[4] All Disney movies have a (real or about-to-happen) parental death that is central to the plot, either before the movie starts, at the start of the movie, or at a key point in the movie. ALL Disney movies. Walt Disney lost his mother in a really tragic way: when he made enough money he bought her a house, and she died in it due to a tragic accident. Parental death has been an underlying theme in Disney movies since then. Stretch.
[5] The 'run off in panic' motif is used really often in movies to put the character or other characters in danger. Go through the last twenty Disney movies. Find five where it is not used at least once.
[6] Big theme songs? Stock Disney repertoire. Disney has been cranking out 'I Am' songs and 'I Want' songs ever since 'The Jungle Book'. Probably earlier. Also in the repertoire: the 'Villain' song and 'The Villain Stinks' song. The 'I Am' and 'I Want' songs have been Oscar Bait ever since 'The Jungle Book'. Disney wins a large percent of these, so they put a LOT of effort into having them. This is a ridiculous stretch unless the video author has never seen any other Disney movies.
[7] You cited 'The Golden Bough'! You rock! I have a copy on my research shelves. But again, here the problem is that it is not the death of the king (and queen) that is the crisis for the kingdom, since obviously Elsa has been doing an impressive job and opening up trade communications and taking care of the area. It is that big reveal (long after that lost ship) which causes the crisis - which lasts for a couple days. In the Lion King, we're deeply in the Fisher King motif and the crisis lasts for years. They're not the same.
[8] In 'Frozen' the badguy TRIES to usurp the throne and fails. Not the same as taking over the kingdom and running it into the ground. 'The Lion King' successfully sticks to the Fisher King motif here and makes it critical to the plot. In 'Frozen' the badguy (who is handsome, brave, and determined if a complete weasel) is nothing like Scar, has no characteristics like Scar, and doesn't get the kingdom. The most he does is he gets to tell some scared people what to do for a couple hours.
[9] I think 'The Lion King' is the better movie too, but this point is silly. The video author is trying to argue that Scar does it better and differently while also trying to claim they are the same. Same? Different? He wants it both ways. It's a lot more impressive in 'The Lion King' but that's because they're plotted completely differently.
[10] Yes, 'The Lion King' has a better climax. They're nothing alike. But this is a stock trope in the Disney canon because children are watching it. It is even called 'Disney Death' over on TV Tropes. And all villains get their comeuppance in the big finale. However there is a huge difference between falling down a cliff and then being eaten by hyenas... and getting knocked over a ship's railing and falling in the water and getting hauled back out. Once again, you could make this comparison between DOZENS of Disney movies because this is how Disney handled a villain death without showing the direct violence... although 'The Lion King' went pretty far toward the maximal allowed violence. 'Frozen went pretty far toward minimal.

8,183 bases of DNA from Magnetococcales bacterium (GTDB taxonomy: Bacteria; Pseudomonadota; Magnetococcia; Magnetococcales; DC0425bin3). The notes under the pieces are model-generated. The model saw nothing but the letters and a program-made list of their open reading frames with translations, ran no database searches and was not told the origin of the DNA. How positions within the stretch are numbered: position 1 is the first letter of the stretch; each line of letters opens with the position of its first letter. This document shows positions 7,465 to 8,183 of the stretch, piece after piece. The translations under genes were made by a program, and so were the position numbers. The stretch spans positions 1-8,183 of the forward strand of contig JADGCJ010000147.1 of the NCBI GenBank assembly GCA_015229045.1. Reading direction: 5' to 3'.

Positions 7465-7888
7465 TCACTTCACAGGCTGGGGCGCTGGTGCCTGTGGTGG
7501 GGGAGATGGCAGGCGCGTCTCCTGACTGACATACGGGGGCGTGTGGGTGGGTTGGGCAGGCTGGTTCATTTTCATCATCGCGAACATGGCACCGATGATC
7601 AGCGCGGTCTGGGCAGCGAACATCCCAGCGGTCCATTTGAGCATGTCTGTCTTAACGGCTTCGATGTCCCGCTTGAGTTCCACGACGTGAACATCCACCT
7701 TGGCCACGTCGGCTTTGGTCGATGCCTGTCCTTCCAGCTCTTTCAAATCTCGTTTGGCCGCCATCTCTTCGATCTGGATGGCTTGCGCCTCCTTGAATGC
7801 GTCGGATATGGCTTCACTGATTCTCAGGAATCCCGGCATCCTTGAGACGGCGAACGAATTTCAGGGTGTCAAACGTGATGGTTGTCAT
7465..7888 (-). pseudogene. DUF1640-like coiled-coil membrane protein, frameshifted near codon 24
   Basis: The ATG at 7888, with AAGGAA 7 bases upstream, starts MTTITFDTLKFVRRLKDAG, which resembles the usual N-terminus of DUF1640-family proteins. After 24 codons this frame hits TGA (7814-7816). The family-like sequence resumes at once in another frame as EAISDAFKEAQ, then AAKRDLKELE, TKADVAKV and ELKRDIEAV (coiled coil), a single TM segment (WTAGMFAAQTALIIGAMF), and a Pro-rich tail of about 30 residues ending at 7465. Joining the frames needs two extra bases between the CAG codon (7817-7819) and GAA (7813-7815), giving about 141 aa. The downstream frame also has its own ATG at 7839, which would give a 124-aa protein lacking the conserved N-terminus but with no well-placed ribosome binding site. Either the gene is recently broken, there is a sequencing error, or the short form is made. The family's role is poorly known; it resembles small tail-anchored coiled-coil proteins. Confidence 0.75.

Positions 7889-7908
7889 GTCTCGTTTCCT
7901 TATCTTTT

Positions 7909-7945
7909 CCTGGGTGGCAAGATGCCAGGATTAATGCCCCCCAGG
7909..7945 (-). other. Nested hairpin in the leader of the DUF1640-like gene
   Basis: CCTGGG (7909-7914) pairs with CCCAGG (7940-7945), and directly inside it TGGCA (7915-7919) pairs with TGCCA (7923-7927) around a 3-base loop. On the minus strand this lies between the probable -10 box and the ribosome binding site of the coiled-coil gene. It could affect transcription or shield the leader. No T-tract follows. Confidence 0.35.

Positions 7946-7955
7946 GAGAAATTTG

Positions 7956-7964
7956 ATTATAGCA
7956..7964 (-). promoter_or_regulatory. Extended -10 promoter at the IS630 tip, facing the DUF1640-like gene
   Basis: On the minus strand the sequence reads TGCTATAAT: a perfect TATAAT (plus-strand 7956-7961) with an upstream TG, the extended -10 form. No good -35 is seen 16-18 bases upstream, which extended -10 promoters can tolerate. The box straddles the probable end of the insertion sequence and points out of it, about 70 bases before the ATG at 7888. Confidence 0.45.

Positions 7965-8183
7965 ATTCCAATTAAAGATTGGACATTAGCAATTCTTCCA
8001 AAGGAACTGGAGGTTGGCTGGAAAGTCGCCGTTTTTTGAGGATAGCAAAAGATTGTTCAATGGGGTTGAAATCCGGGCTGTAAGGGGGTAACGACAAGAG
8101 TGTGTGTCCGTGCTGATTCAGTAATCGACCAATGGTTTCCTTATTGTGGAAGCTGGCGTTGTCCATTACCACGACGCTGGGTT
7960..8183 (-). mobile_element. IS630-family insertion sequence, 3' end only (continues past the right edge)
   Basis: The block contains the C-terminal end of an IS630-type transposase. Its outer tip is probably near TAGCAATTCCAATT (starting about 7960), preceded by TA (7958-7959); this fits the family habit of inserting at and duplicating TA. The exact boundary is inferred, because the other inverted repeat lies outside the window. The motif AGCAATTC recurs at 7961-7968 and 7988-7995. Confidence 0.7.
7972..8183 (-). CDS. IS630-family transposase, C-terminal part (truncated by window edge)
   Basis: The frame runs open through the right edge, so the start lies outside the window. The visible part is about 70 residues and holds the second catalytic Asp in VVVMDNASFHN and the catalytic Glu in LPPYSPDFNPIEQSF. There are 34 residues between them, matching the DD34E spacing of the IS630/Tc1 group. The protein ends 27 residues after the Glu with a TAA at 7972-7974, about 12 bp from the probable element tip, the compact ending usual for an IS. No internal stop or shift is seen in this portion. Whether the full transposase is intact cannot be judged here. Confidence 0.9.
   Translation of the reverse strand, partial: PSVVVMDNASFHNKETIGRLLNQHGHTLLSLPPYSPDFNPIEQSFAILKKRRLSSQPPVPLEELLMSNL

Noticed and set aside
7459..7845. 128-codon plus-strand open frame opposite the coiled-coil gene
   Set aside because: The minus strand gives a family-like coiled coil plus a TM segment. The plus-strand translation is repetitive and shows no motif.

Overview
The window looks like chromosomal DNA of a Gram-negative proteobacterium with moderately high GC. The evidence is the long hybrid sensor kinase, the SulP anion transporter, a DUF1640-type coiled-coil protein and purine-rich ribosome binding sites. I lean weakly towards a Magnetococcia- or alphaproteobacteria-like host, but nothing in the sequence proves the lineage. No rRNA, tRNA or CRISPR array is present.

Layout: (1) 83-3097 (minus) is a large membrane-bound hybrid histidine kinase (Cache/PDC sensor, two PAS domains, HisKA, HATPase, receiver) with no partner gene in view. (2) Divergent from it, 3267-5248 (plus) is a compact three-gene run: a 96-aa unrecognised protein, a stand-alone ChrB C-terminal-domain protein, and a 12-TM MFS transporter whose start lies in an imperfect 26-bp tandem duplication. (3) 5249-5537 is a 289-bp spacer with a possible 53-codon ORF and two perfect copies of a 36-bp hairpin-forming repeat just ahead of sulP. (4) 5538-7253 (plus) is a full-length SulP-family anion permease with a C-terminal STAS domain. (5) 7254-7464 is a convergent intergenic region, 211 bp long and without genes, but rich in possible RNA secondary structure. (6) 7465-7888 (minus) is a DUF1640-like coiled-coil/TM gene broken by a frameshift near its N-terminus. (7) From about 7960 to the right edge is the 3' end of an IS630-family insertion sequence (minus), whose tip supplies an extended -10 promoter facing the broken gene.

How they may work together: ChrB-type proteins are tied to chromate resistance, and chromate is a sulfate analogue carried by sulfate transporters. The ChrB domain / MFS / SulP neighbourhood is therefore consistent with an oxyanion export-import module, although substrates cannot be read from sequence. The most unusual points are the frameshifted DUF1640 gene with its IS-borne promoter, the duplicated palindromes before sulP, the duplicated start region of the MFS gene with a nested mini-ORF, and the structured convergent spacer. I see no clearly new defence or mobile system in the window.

[11] Yes. And points for the quote. You have to save the kingdom at the end. No matter what the movie, you have to save everyone if it's a kid movie.
[12] The 'happily ever after' is *dramatically* different. In 'The Lion King' the prince becomes king, he gets the girl, they live happily ever after, they have a baby, and the baby gets a bookend moment as he is lifted into the air to recognize him as the future king. It's the circle of life. Wait, did I really say that? :D In 'Frozen' the 'happily' is a maybe. Elsa has no one except her sister. Her sister may be able to work things out with Kristof. Only Olaf gets a real 'happily ever after' and its only as long as Elsa's magic holds up. The badguy is still alive. It is not at all like The Fisher King or like 'The Lion King'.

Gee, I wanted to avoid a forty paragraph essay on this, and I manage to have failed. Oops.
Review By [fpb] • Date [19 Sep 14] • Not Rated
Review of chapter "Summer Vacations" from TiaC
Review:
Alex needing to catch a plane to Roswell got me thinking.

A bit of math shows that Alex can be anywhere on the planet in ~an hour. The key to this is getting out of the atmosphere.

The tk strength she shows in this chapter should be enough to apply around 2.5 gs of acceleration to herself. I will assume her silver form is at least as aerodynamic as a skydiver who knows what they are doing.

Terminal velocity for a skydiver is at least 260km/hr. However, she has 1.5 gs of upward acceleration, so she'll achieve 320km/hr. This will easily get her to space in less than 10 minutes (Edit: It looks like it's less than 5 minutes actually). If she spends 20 minutes accelerating and 20 minutes decelerating with 1.5 gs of acceleration, she travels 21,600km, leaving her more than 10 minutes to fall back through the atmosphere (Which will only take 2/3rds as long as going up at most) after traveling anywhere on the planet.

Sustained acceleration is rather insane in space.
Comments from author: